The construction of the life-size female Southern Right Whale tail in the school grounds is back on track with Whale Tail unveiling scheduled for Friday 6 May 2011.
The tail is a challenge to the one at Tussing Elementary School in Pickerington, Ohio, USA which was part of the inspiration for the project. It is hoped that it will be a tourist landmark and will encourage marine conservation at Muizenberg Junior.
 Both the Tussing and Muizenberg whale tails symbolise conservation. The Muizenberg tail will be “dressed” with plastic bottle caps sending out the message to keep False Bay free of plastic waste which many sea animals ingest causing  starvation and /or entanglement.
There is much activity behind the scenes such as the building of the skeleton off-site by the reknowned duo – sculptor Ed De Kock and architect Lars Fischedick; the punching of two holes in the plastic caps with a specially designed machine; a maths project to analyse the type, size, colour and origin of the collected caps and preparation to paint the school’s perimeter wall with a marine theme. Moms and Dads are helping with these latter tasks.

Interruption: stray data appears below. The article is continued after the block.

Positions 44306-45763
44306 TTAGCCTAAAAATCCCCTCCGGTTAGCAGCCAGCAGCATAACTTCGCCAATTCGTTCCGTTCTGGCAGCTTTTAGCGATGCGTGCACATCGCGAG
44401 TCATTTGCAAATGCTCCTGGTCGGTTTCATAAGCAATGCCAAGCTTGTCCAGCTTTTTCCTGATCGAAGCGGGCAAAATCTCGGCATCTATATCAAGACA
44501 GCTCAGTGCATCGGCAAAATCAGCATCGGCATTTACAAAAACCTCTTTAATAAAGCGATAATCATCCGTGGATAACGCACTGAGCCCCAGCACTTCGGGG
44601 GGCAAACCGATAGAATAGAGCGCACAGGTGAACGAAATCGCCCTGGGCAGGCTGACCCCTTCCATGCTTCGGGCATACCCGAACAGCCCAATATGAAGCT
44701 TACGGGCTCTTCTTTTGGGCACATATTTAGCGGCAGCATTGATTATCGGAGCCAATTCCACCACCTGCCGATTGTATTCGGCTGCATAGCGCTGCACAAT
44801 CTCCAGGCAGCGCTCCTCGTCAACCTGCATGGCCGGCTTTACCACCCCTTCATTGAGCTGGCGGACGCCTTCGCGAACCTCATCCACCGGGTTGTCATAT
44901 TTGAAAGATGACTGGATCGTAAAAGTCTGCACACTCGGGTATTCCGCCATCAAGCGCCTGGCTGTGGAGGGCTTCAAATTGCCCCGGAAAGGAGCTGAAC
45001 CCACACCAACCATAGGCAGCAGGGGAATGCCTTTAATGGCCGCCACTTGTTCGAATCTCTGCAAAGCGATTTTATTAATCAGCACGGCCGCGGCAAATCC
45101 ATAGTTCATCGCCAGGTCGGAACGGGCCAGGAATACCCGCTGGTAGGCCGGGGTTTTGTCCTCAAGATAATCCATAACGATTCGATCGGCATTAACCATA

There will also be a short ceremony to bless the foundation stone.  
The public, charities and businesses have collected thousands of used plastic bottle tops which will be attached to the frame of the whale tail to form a colourful skin.   Ken Budden, a retired engineer, designed a punch to make neat holes in the bottle tops so that tying them to the Whale Tail would be a lot easier – and more fun!  In the photo (left) Alan Lindner of `A whale of a Heritage Route’  watches as Ken Budden demonstrates how to use the punch.  The project team wishes to thank everyone for sending in their recycled plastic bottle tops and request that they keep collecting them for drop- off at either the school on 56 Main Road Muizenberg or at various businesses between Simon’s Town and Muizenberg who are acting as collection points – see for details. 
Suggestions for a name for the whale can be smsed to the whale spotting line – 079 391 2105.